Patient Preferences and Treatment Thresholds under Diagnostic Risk: An Economic Laboratory Experiment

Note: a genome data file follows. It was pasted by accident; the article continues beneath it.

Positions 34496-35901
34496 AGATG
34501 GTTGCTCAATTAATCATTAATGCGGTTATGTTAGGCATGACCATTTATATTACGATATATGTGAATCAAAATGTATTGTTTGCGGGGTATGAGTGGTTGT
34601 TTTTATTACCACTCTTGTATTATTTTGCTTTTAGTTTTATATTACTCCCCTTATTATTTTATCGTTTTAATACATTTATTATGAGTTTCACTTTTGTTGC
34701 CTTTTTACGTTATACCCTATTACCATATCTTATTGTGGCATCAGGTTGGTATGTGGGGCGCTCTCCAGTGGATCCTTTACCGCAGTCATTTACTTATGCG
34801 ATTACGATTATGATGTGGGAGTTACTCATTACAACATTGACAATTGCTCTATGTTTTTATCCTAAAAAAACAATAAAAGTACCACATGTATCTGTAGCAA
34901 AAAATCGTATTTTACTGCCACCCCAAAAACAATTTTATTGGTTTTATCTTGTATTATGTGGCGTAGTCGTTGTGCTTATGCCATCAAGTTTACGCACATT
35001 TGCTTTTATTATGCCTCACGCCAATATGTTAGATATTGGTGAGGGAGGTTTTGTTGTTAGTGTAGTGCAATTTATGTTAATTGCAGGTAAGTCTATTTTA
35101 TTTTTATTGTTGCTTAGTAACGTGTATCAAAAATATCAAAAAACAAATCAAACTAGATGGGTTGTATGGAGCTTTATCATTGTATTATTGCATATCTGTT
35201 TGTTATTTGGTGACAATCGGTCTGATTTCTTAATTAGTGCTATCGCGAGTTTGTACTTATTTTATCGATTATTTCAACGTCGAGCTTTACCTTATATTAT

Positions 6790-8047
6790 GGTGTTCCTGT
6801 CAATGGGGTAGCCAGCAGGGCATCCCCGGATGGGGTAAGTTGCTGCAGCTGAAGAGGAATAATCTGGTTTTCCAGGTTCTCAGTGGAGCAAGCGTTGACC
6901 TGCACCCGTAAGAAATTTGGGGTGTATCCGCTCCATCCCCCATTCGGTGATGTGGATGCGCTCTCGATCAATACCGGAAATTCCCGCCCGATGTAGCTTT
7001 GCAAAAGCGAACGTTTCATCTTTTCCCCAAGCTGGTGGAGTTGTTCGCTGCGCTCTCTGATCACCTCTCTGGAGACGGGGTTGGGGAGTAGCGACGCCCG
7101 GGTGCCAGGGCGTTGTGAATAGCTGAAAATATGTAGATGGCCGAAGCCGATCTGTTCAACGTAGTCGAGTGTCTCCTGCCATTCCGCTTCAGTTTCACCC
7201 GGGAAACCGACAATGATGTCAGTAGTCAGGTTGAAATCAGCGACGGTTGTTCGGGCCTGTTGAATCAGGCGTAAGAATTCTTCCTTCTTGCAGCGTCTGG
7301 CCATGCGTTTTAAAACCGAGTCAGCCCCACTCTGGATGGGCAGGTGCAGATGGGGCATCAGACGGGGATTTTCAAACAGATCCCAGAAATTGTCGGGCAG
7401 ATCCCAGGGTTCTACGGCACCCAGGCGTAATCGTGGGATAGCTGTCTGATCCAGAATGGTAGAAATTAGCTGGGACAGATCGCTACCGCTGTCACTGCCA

We study risk-aversion and prudence in medical treatment decisions. In a laboratory experiment, we investigate the frequency and intensity of second- and third-order risk preferences, as well as the effect of the medical decision context. Risk preferences are assessed through treatment thresholds (the indifference point between not treating and treating). Under diagnostic risk, medical decision theory predicts lower treatment thresholds for risk-averse than for risk-neutral decision makers. Given a comorbidity risk in the sick state, prudent individuals have an even lower threshold. Our results demonstrate risk-averse and prudent behavior in medical decisions, which reduce the (average) treatment threshold by 41% relative to risk-neutrality (from 50.0% to 29.3%). Risk aversion accounts for 3/4 of this effect, prudence for 1/4. Medical decision framing does not affect risk aversion, but is associated with more and stronger prudent behavior. These findings can have consequences for diagnostic technologies and QALYs, and thus for clinical guidelines.
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